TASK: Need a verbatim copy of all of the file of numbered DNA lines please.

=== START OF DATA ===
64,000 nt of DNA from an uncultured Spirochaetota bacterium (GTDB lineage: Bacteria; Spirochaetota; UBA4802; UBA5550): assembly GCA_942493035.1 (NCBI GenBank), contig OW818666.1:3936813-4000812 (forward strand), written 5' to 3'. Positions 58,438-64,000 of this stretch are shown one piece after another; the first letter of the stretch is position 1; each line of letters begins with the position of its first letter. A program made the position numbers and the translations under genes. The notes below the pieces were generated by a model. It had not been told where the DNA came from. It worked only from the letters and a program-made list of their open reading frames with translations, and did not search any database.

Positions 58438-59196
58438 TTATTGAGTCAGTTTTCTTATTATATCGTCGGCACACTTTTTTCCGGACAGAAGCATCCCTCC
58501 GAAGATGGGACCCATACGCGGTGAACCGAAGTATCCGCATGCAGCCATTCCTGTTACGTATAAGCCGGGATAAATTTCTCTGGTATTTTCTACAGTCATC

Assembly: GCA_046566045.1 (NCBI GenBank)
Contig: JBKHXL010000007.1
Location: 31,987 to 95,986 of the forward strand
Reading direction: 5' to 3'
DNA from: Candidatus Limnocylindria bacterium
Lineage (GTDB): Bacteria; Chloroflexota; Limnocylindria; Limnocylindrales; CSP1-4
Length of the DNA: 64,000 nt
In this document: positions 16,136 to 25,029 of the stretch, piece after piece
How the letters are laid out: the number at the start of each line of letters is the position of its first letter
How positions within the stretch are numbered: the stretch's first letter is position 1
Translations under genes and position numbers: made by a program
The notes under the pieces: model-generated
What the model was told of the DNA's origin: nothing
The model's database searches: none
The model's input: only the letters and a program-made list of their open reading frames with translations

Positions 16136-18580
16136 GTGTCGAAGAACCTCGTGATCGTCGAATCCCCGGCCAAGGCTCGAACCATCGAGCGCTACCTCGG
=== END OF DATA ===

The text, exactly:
64,000 nt of DNA from an uncultured Spirochaetota bacterium (GTDB lineage: Bacteria; Spirochaetota; UBA4802; UBA5550): assembly GCA_942493035.1 (NCBI GenBank), contig OW818666.1:3936813-4000812 (forward strand), written 5' to 3'. Positions 58,438-64,000 of this stretch are shown one piece after another; the first letter of the stretch is position 1; each line of letters begins with the position of its first letter. A program made the position numbers and the translations under genes. The notes below the pieces were generated by a model. It had not been told where the DNA came from. It worked only from the letters and a program-made list of their open reading frames with translations, and did not search any database.

Positions 58438-59196
58438 TTATTGAGTCAGTTTTCTTATTATATCGTCGGCACACTTTTTTCCGGACAGAAGCATCCCTCC
58501 GAAGATGGGACCCATACGCGGTGAACCGAAGTATCCGCATGCAGCCATTCCTGTTACGTATAAGCCGGGATAAATTTCTCTGGTATTTTCTACAGTCATC

Assembly: GCA_046566045.1 (NCBI GenBank)
Contig: JBKHXL010000007.1
Location: 31,987 to 95,986 of the forward strand
Reading direction: 5' to 3'
DNA from: Candidatus Limnocylindria bacterium
Lineage (GTDB): Bacteria; Chloroflexota; Limnocylindria; Limnocylindrales; CSP1-4
Length of the DNA: 64,000 nt
In this document: positions 16,136 to 25,029 of the stretch, piece after piece
How the letters are laid out: the number at the start of each line of letters is the position of its first letter
How positions within the stretch are numbered: the stretch's first letter is position 1
Translations under genes and position numbers: made by a program
The notes under the pieces: model-generated
What the model was told of the DNA's origin: nothing
The model's database searches: none
The model's input: only the letters and a program-made list of their open reading frames with translations

Positions 16136-18580
16136 GTGTCGAAGAACCTCGTGATCGTCGAATCCCCGGCCAAGGCTCGAACCATCGAGCGCTACCTCGG